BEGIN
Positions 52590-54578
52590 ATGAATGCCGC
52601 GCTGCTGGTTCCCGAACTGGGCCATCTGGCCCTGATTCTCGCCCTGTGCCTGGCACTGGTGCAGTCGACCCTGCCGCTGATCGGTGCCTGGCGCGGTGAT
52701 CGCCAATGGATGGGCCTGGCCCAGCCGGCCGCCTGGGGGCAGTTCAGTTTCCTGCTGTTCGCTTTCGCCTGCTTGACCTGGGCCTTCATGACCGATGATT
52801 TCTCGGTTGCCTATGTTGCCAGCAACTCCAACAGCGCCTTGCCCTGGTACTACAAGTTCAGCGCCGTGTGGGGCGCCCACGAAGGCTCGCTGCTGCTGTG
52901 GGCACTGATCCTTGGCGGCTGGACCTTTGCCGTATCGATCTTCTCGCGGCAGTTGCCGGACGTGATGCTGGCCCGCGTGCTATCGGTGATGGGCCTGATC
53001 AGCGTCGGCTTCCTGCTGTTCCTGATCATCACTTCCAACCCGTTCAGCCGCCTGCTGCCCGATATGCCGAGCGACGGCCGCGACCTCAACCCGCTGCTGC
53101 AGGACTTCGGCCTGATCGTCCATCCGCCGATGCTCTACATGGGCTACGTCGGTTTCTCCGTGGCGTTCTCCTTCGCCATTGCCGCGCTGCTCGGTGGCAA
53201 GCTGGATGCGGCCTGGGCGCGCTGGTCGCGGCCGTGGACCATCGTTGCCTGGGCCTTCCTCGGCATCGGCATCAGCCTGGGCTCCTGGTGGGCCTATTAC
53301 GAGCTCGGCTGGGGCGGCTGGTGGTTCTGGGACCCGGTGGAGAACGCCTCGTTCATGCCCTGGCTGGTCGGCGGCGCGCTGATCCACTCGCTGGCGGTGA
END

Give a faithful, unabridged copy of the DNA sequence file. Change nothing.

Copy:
Positions 52590-54578
52590 ATGAATGCCGC
52601 GCTGCTGGTTCCCGAACTGGGCCATCTGGCCCTGATTCTCGCCCTGTGCCTGGCACTGGTGCAGTCGACCCTGCCGCTGATCGGTGCCTGGCGCGGTGAT
52701 CGCCAATGGATGGGCCTGGCCCAGCCGGCCGCCTGGGGGCAGTTCAGTTTCCTGCTGTTCGCTTTCGCCTGCTTGACCTGGGCCTTCATGACCGATGATT
52801 TCTCGGTTGCCTATGTTGCCAGCAACTCCAACAGCGCCTTGCCCTGGTACTACAAGTTCAGCGCCGTGTGGGGCGCCCACGAAGGCTCGCTGCTGCTGTG
52901 GGCACTGATCCTTGGCGGCTGGACCTTTGCCGTATCGATCTTCTCGCGGCAGTTGCCGGACGTGATGCTGGCCCGCGTGCTATCGGTGATGGGCCTGATC
53001 AGCGTCGGCTTCCTGCTGTTCCTGATCATCACTTCCAACCCGTTCAGCCGCCTGCTGCCCGATATGCCGAGCGACGGCCGCGACCTCAACCCGCTGCTGC
53101 AGGACTTCGGCCTGATCGTCCATCCGCCGATGCTCTACATGGGCTACGTCGGTTTCTCCGTGGCGTTCTCCTTCGCCATTGCCGCGCTGCTCGGTGGCAA
53201 GCTGGATGCGGCCTGGGCGCGCTGGTCGCGGCCGTGGACCATCGTTGCCTGGGCCTTCCTCGGCATCGGCATCAGCCTGGGCTCCTGGTGGGCCTATTAC
53301 GAGCTCGGCTGGGGCGGCTGGTGGTTCTGGGACCCGGTGGAGAACGCCTCGTTCATGCCCTGGCTGGTCGGCGGCGCGCTGATCCACTCGCTGGCGGTGA